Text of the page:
To avoid court trials, all many arrested members of Occupy Los Angeles have to do is pay $355 … for a course on free speech. Protesters who opt to take this route will apparently learn that "the First Amendment is not absolute," as a city attorney explains, adding that the Supreme Court has granted the government the power to regulate the use of free speech in certain circumstances. But considering the fact that arrested demonstrators were exercising "their lawful right to protest nonviolently," one civil rights attorney who has worked with them tells the LA Times that the class is "patronizing."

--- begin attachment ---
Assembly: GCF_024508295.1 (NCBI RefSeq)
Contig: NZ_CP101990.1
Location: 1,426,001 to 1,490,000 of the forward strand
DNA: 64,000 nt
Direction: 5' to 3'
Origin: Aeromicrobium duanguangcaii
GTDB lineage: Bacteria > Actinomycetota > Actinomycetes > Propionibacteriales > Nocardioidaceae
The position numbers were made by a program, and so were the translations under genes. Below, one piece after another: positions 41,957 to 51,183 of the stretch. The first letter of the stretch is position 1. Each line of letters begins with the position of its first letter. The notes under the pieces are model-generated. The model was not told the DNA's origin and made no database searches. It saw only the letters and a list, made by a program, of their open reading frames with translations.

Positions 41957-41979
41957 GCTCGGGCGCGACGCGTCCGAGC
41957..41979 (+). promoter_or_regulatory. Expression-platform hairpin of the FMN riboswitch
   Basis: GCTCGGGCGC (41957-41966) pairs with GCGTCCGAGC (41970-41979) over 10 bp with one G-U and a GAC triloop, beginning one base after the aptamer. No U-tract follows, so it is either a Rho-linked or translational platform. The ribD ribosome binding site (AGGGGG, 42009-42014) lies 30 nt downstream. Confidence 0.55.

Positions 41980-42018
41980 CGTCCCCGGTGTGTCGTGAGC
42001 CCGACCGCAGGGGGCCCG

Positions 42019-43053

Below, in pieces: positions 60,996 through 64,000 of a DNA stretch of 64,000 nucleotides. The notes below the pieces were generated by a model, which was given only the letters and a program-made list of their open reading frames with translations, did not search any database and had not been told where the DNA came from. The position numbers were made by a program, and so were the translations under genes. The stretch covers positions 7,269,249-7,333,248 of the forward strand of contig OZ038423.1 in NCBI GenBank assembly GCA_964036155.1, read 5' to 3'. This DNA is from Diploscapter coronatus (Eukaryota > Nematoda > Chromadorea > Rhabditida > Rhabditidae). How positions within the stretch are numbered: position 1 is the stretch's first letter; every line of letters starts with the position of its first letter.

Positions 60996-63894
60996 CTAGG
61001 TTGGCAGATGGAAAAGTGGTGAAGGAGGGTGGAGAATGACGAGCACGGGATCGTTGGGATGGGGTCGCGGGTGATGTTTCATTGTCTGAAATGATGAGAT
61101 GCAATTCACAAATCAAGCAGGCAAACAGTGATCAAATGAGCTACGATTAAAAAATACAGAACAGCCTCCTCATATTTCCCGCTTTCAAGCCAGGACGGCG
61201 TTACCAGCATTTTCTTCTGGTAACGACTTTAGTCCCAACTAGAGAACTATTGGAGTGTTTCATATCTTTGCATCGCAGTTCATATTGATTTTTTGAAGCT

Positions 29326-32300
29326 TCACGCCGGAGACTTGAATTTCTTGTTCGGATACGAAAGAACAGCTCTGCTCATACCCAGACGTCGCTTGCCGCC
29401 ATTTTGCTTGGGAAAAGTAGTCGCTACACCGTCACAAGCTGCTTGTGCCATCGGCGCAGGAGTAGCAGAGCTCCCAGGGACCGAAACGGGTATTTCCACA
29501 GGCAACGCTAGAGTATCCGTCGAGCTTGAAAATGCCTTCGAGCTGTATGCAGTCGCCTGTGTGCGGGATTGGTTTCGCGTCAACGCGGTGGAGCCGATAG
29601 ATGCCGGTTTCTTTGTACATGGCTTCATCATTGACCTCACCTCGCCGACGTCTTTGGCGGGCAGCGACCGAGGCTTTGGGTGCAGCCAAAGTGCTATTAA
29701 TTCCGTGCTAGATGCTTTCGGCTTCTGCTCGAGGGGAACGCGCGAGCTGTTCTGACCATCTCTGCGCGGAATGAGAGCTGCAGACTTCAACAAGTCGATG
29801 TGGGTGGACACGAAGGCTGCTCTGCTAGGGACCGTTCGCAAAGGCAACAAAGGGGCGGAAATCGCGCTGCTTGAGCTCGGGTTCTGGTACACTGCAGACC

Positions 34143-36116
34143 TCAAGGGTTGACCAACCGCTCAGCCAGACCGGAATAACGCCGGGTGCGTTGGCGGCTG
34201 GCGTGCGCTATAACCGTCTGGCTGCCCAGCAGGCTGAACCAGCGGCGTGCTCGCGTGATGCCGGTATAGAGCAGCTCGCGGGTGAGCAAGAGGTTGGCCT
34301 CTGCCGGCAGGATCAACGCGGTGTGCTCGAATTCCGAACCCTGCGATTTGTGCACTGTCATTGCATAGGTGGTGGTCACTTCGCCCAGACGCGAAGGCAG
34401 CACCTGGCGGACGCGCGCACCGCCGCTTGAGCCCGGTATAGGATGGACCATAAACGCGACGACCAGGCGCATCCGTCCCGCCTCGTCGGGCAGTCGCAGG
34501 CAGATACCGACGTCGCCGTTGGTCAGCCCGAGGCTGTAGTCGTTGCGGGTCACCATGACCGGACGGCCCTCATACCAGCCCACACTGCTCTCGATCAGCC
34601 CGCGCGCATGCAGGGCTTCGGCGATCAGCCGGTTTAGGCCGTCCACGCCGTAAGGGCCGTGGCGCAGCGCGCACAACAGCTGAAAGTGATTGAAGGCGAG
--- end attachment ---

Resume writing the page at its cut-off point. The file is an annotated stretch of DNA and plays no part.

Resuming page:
And not just patronizing, but ironic, say protesters, who are not happy about being asked to pay hundreds of dollars to a private company when they have been protesting against corporate greed and privatized public services. Of the 350 arrested in the last three months, only those who have no criminal history and who were arrested on low-level misdemeanors will be eligible to participate in the educational program; if they complete it, the city won’t press charges. This alternative process will save the city money, though LA won't see any of the $355 fee; the company offering the class keeps the dough.